Senate Majority Leader Dean G. Skelos and Senator Catharine Young said recently that enacting a stronger, permanent Kendra’s Law must be a priority for the 2013 session, and should be included in any legislative agreement on gun safety.  This initiative is strongly supported by Joe Robach of the NYS Senate.

Kendra’s Law was enacted in 1999 and authorizes court ordered assisted outpatient treatment (AOT) for individuals who voluntarily won’t seek help but are a safety threat.  The law is designed to prevent serious harm to the mentally ill person and others. 

Senator Young has proposed the following changes to improve Kendra’s Law to eliminate loopholes that could lead to more people falling through the cracks in the system, resulting in more tragedies:

•Making Kendra’s Law permanent. Since its enactment, Kendra’s Law has been effective for five-year periods.  Without legislative action, the provisions of the law will expire on June 30, 2015. 
•Changing the period which a court may order AOT from six months to up to one year.  This measure provides judicial flexibility, and studies have indicated that longer periods of treatment, when appropriate, have been shown to be more effective.
•Ensuring that those who move during the AOT period continue to receive proper treatment.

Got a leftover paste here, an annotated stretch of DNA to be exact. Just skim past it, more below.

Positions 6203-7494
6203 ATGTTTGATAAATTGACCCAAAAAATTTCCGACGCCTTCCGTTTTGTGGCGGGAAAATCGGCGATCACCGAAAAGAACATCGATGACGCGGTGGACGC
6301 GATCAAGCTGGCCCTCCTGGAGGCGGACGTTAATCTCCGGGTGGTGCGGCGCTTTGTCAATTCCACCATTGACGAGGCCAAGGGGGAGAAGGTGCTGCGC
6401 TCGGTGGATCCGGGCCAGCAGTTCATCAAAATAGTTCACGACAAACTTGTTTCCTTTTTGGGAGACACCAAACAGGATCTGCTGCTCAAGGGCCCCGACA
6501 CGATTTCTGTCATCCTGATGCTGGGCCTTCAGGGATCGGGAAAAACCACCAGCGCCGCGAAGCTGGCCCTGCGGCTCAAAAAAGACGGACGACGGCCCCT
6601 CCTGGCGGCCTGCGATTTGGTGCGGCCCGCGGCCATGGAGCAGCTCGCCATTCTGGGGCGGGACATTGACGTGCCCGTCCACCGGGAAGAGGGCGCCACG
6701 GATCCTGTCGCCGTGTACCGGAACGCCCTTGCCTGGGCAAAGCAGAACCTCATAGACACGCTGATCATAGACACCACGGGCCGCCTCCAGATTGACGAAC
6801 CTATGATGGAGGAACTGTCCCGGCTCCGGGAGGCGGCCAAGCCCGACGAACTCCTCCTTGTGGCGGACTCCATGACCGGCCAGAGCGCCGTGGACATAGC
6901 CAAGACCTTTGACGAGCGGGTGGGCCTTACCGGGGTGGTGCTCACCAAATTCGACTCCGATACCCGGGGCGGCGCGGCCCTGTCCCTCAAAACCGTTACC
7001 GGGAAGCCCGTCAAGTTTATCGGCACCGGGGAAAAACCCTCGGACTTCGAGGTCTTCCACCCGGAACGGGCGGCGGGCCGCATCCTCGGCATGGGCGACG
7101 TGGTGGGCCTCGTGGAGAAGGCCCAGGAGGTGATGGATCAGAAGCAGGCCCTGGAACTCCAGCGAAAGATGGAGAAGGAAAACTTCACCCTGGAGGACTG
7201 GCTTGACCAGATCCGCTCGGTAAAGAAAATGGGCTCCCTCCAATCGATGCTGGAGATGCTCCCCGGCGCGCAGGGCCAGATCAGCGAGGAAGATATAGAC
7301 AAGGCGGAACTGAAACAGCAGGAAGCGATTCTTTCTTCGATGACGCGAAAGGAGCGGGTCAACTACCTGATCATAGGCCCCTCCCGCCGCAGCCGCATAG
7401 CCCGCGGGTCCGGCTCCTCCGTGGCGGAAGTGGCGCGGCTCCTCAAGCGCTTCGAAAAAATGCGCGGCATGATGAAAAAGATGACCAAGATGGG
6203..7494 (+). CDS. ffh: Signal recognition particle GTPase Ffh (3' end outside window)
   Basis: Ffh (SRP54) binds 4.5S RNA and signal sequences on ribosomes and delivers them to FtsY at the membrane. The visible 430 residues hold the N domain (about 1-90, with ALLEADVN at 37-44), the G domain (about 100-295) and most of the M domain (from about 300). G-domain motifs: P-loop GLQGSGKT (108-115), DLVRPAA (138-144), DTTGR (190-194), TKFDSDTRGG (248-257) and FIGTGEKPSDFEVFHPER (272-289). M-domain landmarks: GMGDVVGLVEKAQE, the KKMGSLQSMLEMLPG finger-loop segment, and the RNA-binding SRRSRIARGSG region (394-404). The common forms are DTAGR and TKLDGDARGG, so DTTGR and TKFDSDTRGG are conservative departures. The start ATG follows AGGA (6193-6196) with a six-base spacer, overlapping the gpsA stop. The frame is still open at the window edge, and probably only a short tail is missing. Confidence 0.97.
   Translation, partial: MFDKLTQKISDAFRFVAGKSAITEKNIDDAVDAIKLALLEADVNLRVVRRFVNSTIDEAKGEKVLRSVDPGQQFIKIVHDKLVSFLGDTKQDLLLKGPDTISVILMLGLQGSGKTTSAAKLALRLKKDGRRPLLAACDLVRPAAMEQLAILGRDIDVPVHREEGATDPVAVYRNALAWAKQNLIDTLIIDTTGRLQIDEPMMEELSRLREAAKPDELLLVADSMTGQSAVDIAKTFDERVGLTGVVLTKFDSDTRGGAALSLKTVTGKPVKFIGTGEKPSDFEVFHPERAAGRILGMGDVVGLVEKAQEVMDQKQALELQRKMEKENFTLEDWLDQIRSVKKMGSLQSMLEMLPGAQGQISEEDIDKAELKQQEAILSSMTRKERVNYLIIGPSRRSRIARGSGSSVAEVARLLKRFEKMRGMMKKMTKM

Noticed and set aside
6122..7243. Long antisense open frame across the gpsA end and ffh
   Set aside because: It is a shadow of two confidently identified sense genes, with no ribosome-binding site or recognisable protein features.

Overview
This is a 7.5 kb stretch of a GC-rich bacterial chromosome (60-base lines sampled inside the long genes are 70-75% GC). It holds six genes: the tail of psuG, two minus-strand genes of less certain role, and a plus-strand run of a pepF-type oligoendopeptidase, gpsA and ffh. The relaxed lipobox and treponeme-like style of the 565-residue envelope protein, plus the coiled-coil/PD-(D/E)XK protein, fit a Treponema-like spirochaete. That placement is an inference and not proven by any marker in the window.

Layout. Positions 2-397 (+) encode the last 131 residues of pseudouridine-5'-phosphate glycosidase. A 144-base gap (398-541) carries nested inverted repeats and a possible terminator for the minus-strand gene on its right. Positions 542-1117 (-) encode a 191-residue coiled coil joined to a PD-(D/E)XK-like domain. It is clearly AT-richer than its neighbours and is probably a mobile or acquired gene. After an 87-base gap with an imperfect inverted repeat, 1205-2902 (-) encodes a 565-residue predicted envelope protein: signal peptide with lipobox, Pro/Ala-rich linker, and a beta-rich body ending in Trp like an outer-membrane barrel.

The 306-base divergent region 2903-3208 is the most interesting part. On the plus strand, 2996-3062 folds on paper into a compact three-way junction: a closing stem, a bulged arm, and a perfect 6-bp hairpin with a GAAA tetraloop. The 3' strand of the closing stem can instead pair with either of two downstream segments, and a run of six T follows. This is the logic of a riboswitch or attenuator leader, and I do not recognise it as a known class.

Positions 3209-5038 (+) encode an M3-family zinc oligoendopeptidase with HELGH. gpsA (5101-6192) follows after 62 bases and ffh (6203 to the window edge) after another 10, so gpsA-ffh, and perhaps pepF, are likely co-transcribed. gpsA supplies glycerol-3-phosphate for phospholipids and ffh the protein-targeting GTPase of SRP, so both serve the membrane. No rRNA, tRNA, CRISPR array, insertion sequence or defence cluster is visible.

•Requiring an evaluation when mental health patients are released from inpatient treatment or incarceration to ensure that AOT is provided when necessary so people needing services do not fall through the cracks. 
•Requiring the Commissioner of the Office of Mental Health (OMH) to develop an educational pamphlet on the AOT process of petitioning so that family members have information on how to file a report.  Oftentimes, loved ones are at a loss and feel helpless about how they can help their mentally ill family member.

Kendra’s Law is named in honor of Kendra Webdale, of Fredonia, in Senator Young’s district. On January 3, 1999, a man with a long history of schizophrenia pushed Kendra, 32, in front of an oncoming subway train.  Witnesses said Kendra’s attacker, 29-year-old Andrew Goldstein, did not flee the scene. Instead, stopping just feet from the subway exit, Goldstein quietly stated, “I’m crazy. I’m psychotic. Take me to the hospital.” In a news interview just days ago, Andrew Goldstein called for restructuring Kendra’s Law to make it stronger to help prevent people with mental illness from harming themselves or others.

A 2009 Duke University study showed that AOT significantly reduces physical harm to others.  This study also showed it vastly improves the quality of life for people with severe mental illness by reducing suicide attempts, hospitalizations, incarcerations, homelessness, and alcohol and drug abuse. 

Most people who have been diagnosed with a mental illness are not violent and studies show that those with mental illnesses are 11 times more likely to be victims of violence themselves.  Kendra’s Law would apply to a small segment of this community that poses a threat to themselves and others.  Strengthening Kendra’s Law could help ensure such individuals receive the medical treatment they need, and prevent tragedies like these in the future.

For more information on this Senate initiative, please contact Joe Robach or his office.